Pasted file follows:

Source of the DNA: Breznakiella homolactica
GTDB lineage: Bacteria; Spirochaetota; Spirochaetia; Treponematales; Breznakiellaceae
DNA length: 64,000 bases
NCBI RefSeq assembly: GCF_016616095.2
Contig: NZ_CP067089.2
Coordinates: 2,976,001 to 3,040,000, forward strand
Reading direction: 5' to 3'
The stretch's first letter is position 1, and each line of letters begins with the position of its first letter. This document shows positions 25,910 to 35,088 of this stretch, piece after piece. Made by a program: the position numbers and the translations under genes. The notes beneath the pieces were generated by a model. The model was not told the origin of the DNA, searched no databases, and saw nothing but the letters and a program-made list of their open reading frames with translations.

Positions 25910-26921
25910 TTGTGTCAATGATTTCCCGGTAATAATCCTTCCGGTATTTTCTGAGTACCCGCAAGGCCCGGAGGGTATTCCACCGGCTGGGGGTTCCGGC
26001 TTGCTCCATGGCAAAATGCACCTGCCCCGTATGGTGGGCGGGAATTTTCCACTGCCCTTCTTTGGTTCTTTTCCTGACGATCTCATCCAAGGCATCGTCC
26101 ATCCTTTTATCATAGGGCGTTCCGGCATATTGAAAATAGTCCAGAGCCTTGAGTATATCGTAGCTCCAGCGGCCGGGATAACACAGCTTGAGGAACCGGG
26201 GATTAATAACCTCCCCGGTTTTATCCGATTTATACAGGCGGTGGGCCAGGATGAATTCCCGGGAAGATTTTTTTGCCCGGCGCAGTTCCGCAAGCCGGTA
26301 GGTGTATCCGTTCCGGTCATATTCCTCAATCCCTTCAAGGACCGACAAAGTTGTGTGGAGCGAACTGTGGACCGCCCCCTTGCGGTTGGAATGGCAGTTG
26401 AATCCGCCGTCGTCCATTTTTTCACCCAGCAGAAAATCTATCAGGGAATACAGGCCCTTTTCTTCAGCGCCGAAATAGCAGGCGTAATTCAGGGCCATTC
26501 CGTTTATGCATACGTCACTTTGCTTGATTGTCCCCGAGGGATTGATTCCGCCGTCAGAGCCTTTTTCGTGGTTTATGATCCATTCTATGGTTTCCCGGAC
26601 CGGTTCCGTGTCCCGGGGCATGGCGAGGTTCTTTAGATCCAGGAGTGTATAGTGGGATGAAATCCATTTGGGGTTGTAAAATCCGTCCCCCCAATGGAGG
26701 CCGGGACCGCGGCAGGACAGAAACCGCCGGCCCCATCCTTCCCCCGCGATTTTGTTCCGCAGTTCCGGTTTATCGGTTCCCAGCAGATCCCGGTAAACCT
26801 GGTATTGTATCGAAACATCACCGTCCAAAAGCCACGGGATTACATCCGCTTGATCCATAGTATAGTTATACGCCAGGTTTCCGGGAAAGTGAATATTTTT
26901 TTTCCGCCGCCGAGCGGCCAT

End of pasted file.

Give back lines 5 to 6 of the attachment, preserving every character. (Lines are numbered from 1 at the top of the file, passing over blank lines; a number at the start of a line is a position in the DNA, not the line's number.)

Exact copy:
Contig: NZ_CP067089.2
Coordinates: 2,976,001 to 3,040,000, forward strand